The Lobster Review: Dark yet Hilarious

The Lobster is the latest film directed by Yorgos Lanthimos, a Greek filmmaker known for the film DogtoothThe Lobster represents a huge step in the career of Lanthimos. It his first film to receive widespread exposure and stars Colin Farrell, Rachel Weisz, and John C. Reilly.

The Lobster is set in a dystopian society where all single people must live in a hotel where they have 45 days to find a partner. Those who fail to find a partner are turned into an animal of their choice. Colin Farrel’s character David is sent to this hotel after his wife leaves him for another man. David picks the titular lobster as his animal of choice. David is an interesting character. He’s an architect who rarely says more than he needs to. David eventually tries to seduce the most heartless woman in the hotel. David and the heartless woman become a couple but the heartless woman soon learn that David has more emotion than he lets on. So the heartless woman kills David’s dog/brother leading David to cry in the bathroom. Under dire circumstances, David incapacitates the heartless woman and escapes from the hotel. Going much further into the plot of this film would perhaps reveal too much. Here’s what you need to know: The premise of this film is both inventive and terrifying

The first thing I should tell you is that I found The Lobster hilarious. If you appreciate dark humor, then you will absolutely enjoy this film. The first half of this film is especially entertaining when it utilizes its bizarre premise for humor. The various procedures and rules of the hotel are designed to foster pairing between the guests no matter the cost. For example, masturbation is a punishable offense, yet sexual stimulation by the hotel maid is mandatory. Having now seen two of Lanthimos’s films, I can see the beginning of a pattern. Both Dogtooth and The Lobster place characters in tragic yet hilariously absurd situations. That this technique works is a testament to Lanthimos’s cinematic skill.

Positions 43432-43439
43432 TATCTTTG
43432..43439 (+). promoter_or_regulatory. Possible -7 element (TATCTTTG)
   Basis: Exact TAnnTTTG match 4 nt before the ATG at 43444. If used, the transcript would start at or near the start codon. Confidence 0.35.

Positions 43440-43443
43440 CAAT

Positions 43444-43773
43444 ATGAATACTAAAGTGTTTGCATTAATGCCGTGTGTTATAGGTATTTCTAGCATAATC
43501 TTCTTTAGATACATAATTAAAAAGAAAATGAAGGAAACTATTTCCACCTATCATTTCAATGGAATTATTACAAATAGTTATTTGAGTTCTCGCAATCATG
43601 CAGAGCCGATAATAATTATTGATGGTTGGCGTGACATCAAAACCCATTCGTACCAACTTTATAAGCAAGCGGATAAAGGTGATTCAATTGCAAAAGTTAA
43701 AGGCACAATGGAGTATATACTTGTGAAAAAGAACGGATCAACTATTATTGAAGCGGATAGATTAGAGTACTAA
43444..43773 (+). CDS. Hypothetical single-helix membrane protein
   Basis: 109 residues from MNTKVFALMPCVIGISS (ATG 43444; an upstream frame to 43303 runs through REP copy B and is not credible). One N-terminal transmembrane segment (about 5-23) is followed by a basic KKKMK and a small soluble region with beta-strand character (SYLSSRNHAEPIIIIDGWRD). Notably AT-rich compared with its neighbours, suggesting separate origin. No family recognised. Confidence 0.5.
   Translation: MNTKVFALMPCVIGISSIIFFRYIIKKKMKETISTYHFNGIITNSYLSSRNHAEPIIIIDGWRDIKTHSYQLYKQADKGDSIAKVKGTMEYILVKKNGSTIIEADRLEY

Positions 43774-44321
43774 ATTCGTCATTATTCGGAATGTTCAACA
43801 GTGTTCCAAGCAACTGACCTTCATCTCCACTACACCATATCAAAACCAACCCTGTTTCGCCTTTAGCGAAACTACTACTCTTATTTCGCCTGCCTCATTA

The Lobster is separated into two parts. The first half taking place in the hotel while the second follows David’s escape into the forest where he meets the loners and a woman who becomes his natural partner. The world of the loners in the forest is as intricate as the world of the hotel. The loners abide by oppressive rules similar to the inhabitants of the hotel. No matter where David goes, he will be suffer from oppression, specifically focused on the rules of attraction. If David possesses any one motivation, it is to circumvent these rules undiscovered. David is an independent thinker in a sea of single-minded dogma. At its core, The Lobster is a film about the desire to rebel against the rules of society.

I really enjoyed this film. Apart from the interesting story, I also found the cinematography and score to be both effective elements of the film. Lanthimos is definitely a filmmaker to watch and it will be interesting to see where he goes next.



Election (1999) Analysis

I was surprised at how much I enjoyed Election. The movie captivated me from beginning to end. A rare feat nowadays. Ostensibly, the film is quite simple, yet there is a lot of fertile ground for analysis. As soon as the movie finished, I wanted to watch it again despite it being about two in the morning. I consider this proof of the movie’s entertainment value. In this post, I will attempt to decode the elements of this film to find out why I liked it so much. Hopefully I can discover something useful and relevant to my own creative endeavors.

Election stars Matthew Broderick as Jim Mcallister, a high school social studies teacher in Omaha, Nebraska. Jim is popular with students and he runs the annual school election. His life becomes complicated when Tracy Flick, an overachieving and self-important student, runs for president. Mr. Mcallister dislikes Tracy so he goes to great lengths to prevent her from winning the election. He persuades the high-school quarterback to run against Tracy and even attempts to rig the vote in the quarterback’s favor. The various characters portray the types of politicians usually scene in national elections. The film is prescient as it was made when politics and elections were very relevant in the United States.

One of the reasons I enjoy Election so much is because it refuses to cater to easy interpretations. While watching the film, I was tempted to make broad conclusions about the characters. I wanted to label Tracy Flick a villain because she represents a kind of person that I loathe: the overachieving and success-driven woman who will do anything to get what she wants. I simply wanted to categorize her to make my interpretation easier. Yet I could not conclude this so easily because the film also paints her admirably. She’s incredibly disciplined and driven so how could I hate her too much?